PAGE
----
First, I've made about a million things since Earl Grey cake, mostly tests of recipes from Deb's archive. Whole wheat apple muffins (incredible), "Car bomb" cupcakes (boozier and better a day later), pear ginger coffee cake and sour cream poppyseed bundt cake (both forgettable). Even currently waiting for two and a half sticks of butter to soften, so I may join the legion of bloggers who've eulogized David Leite's nearly year-old perfect chocolate chip cookie. But I'm not in the mood to format fractions, so here follows the long-researched Chicago French Toast Round-Up.

You know those things so irresistible their presence alone necessitates indulgence? Like Blade on TNT. Fried plantains, red-velvet-and-cream-cheese cupcakes, an Old-Fashioned. And, up until this past winter, french toast. While I've recently come to the savory side of well-done (both quality and cook time) eggs, thanks to Brett's paper-thin sriracha omelets and grana padana-laced scrambles, my heart belongs to the sweets. Here, modest findings accumulated over line-braving weekends between 2006 and 2009.

1. Raspberry french toast @ Victory's Banner

Being OCD about wet ingredients and potential sog, I order the fresh raspberry sauce on the side. The bread (challah, I think) is thick-cut but light, gently sweet, and only dusted with powdered sugar. You can finish the plate without feeling like crying. It's as if the transcendental aura so adamantly performed by the servers suffuses the french toast, saving it from the saccharine density from which most other toast suffers. This is my far and away favorite french toast in the city, and possibly anywhere? (Blue Moon french toast with fresh fruit and vanilla ginger syrup, I think of you).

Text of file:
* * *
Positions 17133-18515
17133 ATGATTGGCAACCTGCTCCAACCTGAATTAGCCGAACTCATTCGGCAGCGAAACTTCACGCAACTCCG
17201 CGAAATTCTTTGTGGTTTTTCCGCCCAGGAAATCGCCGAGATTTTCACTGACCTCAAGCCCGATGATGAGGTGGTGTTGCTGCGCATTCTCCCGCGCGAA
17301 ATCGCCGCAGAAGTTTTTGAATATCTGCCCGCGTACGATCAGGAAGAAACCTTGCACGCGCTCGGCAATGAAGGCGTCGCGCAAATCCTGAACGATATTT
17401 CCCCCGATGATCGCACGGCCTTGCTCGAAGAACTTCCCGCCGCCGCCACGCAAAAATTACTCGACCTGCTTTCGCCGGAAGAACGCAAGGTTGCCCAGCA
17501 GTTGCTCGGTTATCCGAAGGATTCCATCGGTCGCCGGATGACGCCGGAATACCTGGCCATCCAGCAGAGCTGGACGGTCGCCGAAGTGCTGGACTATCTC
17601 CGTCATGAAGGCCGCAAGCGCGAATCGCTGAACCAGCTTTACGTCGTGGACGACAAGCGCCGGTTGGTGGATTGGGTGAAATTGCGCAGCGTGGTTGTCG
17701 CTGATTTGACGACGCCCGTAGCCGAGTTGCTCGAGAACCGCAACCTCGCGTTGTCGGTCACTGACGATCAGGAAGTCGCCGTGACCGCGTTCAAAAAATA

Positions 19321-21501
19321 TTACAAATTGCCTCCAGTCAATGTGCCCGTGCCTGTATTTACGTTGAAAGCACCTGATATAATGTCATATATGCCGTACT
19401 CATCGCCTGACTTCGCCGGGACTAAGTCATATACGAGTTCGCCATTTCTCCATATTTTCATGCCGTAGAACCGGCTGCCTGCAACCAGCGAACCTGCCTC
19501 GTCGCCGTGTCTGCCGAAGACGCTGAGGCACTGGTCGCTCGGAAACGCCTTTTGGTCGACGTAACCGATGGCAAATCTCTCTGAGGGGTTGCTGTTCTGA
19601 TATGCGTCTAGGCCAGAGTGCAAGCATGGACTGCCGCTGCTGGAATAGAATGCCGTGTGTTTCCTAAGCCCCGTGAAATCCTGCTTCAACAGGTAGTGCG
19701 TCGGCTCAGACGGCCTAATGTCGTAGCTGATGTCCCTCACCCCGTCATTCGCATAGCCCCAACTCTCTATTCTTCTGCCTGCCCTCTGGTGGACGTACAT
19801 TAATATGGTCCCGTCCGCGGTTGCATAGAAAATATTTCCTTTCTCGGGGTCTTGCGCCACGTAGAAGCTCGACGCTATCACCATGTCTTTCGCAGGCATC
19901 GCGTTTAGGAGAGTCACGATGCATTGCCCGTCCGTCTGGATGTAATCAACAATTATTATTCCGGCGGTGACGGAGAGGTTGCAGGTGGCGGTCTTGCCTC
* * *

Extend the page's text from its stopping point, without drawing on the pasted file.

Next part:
2. Two-cream challah french toast @ Earwax (pictured)

Not for the nascent sweet tooth: two slices of thick challah stuffed with pastry cream (think lighter than the typical ├ęclair, with a bright sweetness) and topped with whipped cream and sliced strawberries. Yet this toast turns out an unexpected lightness (which is then challenged by my/your insistence on veggie sausage patties and potatoes). I'm usually turned off by stuffed toast since it's invariably a cream cheese sandwich (I'm looking at you, Caffe DeLuca: your banana french toast was a fucking atrocity), but this, this is different. Big enough to share but I no longer want to.

3. Sunday Brunch french toast @ M. Henry

Left ambiguous because those crazy Andersonvillains are always changing it up. I've had a surprisingly delicious brie and granny smith french toast, an ambitious-if-cloying Key Lime pie french toast, and heard stories of mascarpone and Grand Marnier. Their plain old toast (last ordered with a small platoon of strawberries crowning the top slice) is pretty great, but the inventions are worth coming early.

& now, the losers. In no particular order:

* Housemade Brioche french toast @ Hot Chocolate

There's a lot to like about Hot Chocolate: its proximity to BCBG and Nine West, their eponymous drink menu, the breakfast pastry sampler thing which really blew my hair back. The french toast, sadly, is ordinary. Even heavy. A big-ass portion on a little rectangular plate. Even Joseph gave it a miss.

* Brioche french toast @ Lula Cafe

Came here for brunch on my birthday, felt ambivalent at best toward the toast and downright hostile toward my blackberry bellini. Like Hot Chocolate, Lula seems to rest on the laurel of brioche to produce a worthy french toast. It doesn't work.

* Kitchen sink french toast @ The Bongo Room (Wicker Park)